Everyone knows Smokey Bear, Woodsy Owl, and maybe even Ranger Rick Raccoon, but there are many other forest and forestry-related fictional characters that long ago fell by the wayside. Peeling Back the Bark‘s series on “Forgotten Characters from Forest History” continues with Part 18, in which we examine Rusty Scrapiron.
This year marks the 75th anniversary of Keep Oregon Green, a statewide fire prevention program formed in May 1941 by Oregon Governor Charles Sprague and 250 state leaders who sought to replicate a similar program started in Washington the previous year. The purpose of Keep Oregon Green was to get the general public to embrace forest fire prevention, and in the decades that followed a massive publicity effort blanketed the state. One key component of the Keep Green campaign was the artwork found on posters, illustrations in various publications, and other promotional items. In Oregon, the artist behind much of this was Hugh Hayes.
Hugh John Hayes Jr. dedicated his life’s work to Oregon’s forests. He worked with the Civilian Conservation Corps in eastern Oregon after high school, and then as a draftsman with the Oregon State Board of Forestry in Salem. Following service with the U.S. Army during World War II he worked for the Oregon State Department of Forestry from 1945 until his retirement in 1976. Throughout his long career Hayes drew countless illustrations, cartoons, maps, posters, architectural plans, field guides, and much more.
During the 1940s and 1950s, Hayes provided regular illustrations for The Forest Log, a monthly publication of the Oregon State Board of Forestry. Most of his illustrations for The Forest Log had a Keep Oregon Green tie-in or other general fire prevention message. In the May 1950 issue he debuted a new character: “Rusty Scrapiron.” Rusty made his entrance to the world in the final panel of Hayes’s May 1950 strip, literally being pulled into the frame by a reckless smoker who had unknowingly started a forest fire.
Rusty Scrapiron was a ranger and fire warden who battled careless hunters and other nuisances in defense of Oregon’s woods. Rusty’s adventures and humorous hijinks usually carried some sort of fire prevention message (even in a strip where he becomes a substitute baseball announcer, he is seen putting up a Keep Oregon Green sign in the first frame). Often he would be seen heroically battling wildfires, though with a touch of humor. At least one strip, however, dispensed with jokes altogether just to carry a fire warning about power saws.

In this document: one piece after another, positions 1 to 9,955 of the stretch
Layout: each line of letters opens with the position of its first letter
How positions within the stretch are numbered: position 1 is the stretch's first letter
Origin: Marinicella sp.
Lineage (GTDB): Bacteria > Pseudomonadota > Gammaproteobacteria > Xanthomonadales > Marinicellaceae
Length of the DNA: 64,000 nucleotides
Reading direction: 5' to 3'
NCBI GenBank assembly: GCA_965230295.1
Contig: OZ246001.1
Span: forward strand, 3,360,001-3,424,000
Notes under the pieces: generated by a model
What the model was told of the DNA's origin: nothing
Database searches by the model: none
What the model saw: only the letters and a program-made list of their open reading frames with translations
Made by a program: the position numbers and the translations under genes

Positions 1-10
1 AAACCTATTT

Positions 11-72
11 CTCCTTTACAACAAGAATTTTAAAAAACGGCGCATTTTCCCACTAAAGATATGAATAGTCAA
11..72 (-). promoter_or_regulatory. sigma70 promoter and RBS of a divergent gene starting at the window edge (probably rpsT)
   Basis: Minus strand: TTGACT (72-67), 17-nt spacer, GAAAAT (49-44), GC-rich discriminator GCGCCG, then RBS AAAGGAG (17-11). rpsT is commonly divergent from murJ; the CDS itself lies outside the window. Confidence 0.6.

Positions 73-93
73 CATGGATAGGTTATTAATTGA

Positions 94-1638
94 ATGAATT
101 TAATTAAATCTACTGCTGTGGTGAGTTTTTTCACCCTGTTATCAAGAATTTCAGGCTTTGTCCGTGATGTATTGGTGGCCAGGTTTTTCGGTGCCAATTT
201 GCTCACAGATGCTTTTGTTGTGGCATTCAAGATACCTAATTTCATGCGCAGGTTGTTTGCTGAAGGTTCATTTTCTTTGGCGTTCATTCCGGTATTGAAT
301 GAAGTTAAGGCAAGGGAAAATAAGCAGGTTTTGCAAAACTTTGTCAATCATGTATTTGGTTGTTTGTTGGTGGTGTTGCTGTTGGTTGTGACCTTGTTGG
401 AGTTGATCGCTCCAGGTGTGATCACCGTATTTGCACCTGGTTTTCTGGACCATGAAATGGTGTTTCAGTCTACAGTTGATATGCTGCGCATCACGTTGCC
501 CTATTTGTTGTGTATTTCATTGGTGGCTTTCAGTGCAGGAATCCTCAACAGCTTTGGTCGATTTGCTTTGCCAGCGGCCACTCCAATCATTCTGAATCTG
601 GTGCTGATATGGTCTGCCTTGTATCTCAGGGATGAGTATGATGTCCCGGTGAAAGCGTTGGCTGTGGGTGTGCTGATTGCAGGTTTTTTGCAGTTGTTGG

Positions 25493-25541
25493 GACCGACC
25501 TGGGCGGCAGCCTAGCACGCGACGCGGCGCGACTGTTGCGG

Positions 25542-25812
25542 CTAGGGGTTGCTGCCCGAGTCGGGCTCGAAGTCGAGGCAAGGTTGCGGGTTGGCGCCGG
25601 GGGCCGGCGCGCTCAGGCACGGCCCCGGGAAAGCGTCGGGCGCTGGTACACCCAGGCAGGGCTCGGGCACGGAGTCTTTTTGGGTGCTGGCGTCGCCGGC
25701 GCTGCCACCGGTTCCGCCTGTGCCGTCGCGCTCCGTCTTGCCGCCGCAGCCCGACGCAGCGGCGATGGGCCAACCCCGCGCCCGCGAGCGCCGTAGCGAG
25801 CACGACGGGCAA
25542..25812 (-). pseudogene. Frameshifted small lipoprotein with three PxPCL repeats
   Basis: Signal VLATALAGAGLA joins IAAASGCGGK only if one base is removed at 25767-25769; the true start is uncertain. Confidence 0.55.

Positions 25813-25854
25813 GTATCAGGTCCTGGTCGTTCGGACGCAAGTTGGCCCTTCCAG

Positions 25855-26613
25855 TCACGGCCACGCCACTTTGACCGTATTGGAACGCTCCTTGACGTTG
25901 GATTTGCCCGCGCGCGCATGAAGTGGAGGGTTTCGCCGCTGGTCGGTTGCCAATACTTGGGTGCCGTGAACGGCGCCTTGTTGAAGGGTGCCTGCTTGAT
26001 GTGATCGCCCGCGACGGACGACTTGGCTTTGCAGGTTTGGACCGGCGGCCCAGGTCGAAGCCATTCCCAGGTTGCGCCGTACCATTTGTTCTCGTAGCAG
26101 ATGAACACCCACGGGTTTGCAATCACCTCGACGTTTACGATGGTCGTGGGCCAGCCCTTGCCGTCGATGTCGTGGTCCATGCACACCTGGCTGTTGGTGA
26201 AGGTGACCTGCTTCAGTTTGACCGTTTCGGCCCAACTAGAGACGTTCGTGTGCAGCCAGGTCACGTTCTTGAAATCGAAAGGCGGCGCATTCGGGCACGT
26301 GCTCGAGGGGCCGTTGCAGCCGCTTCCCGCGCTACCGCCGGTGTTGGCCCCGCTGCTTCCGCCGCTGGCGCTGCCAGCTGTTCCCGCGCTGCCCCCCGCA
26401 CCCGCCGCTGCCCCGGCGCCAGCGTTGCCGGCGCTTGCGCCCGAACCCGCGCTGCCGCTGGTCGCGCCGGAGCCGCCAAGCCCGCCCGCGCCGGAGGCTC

Rusty’s character traits also seemed to deviate from strip to strip. While he usually outsmarted troublemakers, occasionally he was portrayed as dimwitted (like once mistaking his own pipe smoke for a fire). He also seemed to be somewhat short-tempered: strips sometimes ended in violence with Rusty knocking out careless smokers or pummeling men who dare denigrate his profession. Through it all though, Rusty’s heart was always in the right place as he adamantly and unapologetically defended Oregon’s forests.
The strip appeared monthly for nearly two years in The Forest Log, ending its run in March 1952 for unknown reasons. But Hayes’s work continued. He still provided periodic illustrations for The Forest Log and his influence over fire prevention efforts in the state endured for decades. Hayes is probably best known for the Keep Oregon Green place mat he created in 1959. This detailed, illustrated map documenting the history and culture of Oregon was widely distributed for use in restaurants throughout the state. Following his initial “retirement” in 1976, Hayes continued to do contract work for the Department of Forestry through 1993, including an illustration for the department’s 75th anniversary featured on the cover of Forest Log in 1986 (the inside cover included a photo of Hayes at work and a brief look back at his career).
Hayes passed away in 2013 at the age of 98, but his legacy lives on with the still active Keep Oregon Green organization. His Rusty Scrapiron creation – like other forgotten forestry characters – lives on here at the Forest History Society. Below are some of our favorite Rusty Scrapiron classic comic strips.